It IS accurate to say "two different trajectories". There were two main elements here - the tower component and the base/podium. The Tower element remains although in a very modified form. However the podium is essentially gone and with it any opportunity to see whether in the 21st century a motivated proven architect could create an engaging street level presence with a clean slate.
Keesmatt was too conservative to take that risk on her watch. So we have safe, functional, warehouses. Nothing wrong with letting other countries do the bold experimentation for us - its the safe approach.
Sure, one could say that there have been at least two different trajectories for this ONE site proposal (there may possibly have been earlier "trajectories" that the public never got to see. Who knows?). But then so what? The last three-tower iteration was still a work in progress. The first two-tower iteration is still a work in progress.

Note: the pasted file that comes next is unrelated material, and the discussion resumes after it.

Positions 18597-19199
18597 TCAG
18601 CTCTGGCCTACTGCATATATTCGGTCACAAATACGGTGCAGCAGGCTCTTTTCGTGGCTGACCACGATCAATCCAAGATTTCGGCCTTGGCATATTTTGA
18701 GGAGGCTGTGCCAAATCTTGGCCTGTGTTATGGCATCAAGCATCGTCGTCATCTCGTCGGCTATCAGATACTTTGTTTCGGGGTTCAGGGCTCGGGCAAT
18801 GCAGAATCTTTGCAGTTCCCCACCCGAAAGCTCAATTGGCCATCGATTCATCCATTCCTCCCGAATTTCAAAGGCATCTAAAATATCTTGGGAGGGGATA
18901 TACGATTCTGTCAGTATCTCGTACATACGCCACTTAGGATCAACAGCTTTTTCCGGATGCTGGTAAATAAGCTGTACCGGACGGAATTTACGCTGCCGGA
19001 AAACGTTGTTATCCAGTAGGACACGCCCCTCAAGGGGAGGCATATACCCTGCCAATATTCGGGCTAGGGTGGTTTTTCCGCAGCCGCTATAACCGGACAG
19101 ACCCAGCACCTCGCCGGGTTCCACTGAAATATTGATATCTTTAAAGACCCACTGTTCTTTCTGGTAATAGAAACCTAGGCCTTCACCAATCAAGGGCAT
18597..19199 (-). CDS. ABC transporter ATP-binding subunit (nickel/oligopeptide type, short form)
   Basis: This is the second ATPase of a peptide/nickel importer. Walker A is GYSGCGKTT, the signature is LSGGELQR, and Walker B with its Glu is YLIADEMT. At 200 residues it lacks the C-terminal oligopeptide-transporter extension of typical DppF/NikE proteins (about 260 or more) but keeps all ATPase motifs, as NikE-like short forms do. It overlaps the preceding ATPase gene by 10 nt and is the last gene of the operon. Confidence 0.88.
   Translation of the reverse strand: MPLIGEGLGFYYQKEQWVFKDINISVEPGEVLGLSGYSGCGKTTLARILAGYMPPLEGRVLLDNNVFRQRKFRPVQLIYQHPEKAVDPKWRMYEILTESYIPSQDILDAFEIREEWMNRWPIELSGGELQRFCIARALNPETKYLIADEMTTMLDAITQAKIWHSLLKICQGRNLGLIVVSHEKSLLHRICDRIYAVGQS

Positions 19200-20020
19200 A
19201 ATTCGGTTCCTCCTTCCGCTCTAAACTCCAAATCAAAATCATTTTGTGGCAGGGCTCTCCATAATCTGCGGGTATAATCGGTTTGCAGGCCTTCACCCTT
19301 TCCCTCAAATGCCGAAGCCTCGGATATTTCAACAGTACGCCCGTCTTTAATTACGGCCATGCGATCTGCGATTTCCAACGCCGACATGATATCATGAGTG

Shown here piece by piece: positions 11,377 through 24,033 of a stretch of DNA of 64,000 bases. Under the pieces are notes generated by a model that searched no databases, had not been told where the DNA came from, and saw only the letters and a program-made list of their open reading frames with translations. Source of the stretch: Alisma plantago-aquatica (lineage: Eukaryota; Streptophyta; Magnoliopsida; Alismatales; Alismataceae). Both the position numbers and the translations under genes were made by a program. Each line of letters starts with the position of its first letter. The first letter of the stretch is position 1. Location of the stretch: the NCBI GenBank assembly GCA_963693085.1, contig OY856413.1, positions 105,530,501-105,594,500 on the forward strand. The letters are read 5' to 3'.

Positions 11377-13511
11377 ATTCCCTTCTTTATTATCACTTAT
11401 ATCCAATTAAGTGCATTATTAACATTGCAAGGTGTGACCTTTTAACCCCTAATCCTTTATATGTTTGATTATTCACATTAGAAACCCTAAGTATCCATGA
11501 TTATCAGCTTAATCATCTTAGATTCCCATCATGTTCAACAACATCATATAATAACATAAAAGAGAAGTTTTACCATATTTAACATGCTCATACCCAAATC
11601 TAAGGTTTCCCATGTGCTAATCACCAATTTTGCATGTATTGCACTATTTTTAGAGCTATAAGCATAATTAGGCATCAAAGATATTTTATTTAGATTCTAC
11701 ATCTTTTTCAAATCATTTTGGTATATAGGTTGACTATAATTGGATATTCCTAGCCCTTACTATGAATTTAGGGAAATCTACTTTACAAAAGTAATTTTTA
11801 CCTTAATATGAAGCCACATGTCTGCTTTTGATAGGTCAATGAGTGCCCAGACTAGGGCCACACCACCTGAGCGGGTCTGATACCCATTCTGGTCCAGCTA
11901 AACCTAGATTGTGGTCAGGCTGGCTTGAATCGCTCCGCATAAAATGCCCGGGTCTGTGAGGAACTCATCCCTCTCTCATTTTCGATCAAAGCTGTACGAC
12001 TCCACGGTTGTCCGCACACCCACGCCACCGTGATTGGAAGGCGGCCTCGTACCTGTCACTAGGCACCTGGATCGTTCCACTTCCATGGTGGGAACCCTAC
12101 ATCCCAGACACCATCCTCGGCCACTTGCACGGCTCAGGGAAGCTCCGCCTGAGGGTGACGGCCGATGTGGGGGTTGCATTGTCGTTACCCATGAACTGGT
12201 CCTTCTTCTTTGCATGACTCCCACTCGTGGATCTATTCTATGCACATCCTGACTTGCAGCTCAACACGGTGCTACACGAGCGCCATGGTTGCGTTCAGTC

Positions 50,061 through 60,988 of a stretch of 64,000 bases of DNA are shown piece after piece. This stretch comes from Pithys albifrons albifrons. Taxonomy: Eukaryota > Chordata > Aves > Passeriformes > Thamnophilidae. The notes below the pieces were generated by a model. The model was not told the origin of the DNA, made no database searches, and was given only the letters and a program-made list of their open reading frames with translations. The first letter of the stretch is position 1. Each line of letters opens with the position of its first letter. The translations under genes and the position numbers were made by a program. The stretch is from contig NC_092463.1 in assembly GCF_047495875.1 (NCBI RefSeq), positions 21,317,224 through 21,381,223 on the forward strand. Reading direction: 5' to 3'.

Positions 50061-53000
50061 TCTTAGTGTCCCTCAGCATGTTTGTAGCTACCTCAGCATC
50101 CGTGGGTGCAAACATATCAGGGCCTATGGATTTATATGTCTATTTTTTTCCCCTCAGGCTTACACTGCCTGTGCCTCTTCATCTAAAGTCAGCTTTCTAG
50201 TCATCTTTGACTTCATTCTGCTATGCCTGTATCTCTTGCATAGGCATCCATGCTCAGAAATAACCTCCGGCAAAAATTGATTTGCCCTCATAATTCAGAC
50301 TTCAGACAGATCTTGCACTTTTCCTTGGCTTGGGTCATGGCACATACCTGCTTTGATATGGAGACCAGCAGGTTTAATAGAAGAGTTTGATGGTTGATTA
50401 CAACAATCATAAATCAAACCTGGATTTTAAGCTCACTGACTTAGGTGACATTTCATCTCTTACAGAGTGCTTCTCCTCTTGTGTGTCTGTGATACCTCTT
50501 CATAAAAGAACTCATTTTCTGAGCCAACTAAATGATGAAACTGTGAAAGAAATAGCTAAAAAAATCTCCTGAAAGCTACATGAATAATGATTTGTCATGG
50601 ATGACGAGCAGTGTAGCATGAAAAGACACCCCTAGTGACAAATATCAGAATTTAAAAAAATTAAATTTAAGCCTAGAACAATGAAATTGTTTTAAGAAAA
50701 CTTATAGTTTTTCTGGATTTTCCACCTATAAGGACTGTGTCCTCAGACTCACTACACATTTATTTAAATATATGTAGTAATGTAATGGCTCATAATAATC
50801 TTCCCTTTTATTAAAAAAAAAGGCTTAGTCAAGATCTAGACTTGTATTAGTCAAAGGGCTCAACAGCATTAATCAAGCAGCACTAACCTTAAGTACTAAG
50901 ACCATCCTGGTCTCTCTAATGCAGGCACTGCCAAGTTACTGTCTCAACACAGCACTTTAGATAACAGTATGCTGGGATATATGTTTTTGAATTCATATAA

There is no doubt that the podium has shrunk when compared to the three-tower version. But at the same time, there has been some heritage retention, repurposing of some existing structures and the preservation of the Princess of Wales theatre - a plus for the Entertainment District.
With regards to Keesmatt, she's not designing the building, the architect is. It was his choice to do away with the design details shown in the three-tower version of the proposal. She has no control over what happens in other countries. The building boom has been going on for quite a while in this city. You can hardly blame a new city planner for what developers have opted to do or not to do when it comes to design over all those many years.